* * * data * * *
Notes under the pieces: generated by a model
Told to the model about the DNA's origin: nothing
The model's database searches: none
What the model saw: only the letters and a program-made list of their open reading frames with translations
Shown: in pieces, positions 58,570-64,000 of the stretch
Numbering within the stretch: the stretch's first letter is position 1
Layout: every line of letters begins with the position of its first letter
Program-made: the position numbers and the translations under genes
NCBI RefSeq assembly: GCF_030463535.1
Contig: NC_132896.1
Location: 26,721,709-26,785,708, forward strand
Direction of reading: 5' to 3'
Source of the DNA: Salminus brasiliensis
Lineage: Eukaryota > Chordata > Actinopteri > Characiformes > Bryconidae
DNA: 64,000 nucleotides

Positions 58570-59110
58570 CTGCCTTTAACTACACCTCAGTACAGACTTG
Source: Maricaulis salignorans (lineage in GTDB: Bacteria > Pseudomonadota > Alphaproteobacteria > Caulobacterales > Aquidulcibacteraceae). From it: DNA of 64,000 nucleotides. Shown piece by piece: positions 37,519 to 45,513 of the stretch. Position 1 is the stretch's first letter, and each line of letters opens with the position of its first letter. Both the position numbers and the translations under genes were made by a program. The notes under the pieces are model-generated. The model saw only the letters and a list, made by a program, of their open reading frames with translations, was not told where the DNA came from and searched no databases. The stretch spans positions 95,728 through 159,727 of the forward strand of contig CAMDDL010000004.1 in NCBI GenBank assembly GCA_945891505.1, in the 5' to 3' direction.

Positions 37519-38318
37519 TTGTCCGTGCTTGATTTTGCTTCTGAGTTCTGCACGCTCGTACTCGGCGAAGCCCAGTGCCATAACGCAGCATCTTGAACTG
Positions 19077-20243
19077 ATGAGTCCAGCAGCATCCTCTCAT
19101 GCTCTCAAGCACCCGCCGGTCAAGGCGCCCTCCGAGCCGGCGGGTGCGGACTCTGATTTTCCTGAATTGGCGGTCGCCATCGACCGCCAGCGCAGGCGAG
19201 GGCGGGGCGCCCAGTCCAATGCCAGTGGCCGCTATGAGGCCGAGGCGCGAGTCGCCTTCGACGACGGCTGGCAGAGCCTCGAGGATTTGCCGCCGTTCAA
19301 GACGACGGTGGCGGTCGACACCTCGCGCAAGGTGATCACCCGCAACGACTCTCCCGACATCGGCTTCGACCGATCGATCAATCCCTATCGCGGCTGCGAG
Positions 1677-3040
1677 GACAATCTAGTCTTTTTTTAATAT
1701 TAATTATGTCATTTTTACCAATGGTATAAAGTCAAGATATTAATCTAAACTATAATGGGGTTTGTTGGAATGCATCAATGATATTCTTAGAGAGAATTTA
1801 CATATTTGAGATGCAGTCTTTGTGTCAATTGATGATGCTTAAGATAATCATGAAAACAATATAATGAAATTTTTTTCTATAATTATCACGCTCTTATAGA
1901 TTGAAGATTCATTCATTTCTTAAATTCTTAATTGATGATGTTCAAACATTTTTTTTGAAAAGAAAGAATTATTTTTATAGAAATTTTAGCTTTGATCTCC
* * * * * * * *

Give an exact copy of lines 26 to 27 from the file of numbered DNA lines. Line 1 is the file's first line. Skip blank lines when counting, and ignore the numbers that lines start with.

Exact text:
Positions 1677-3040
1677 GACAATCTAGTCTTTTTTTAATAT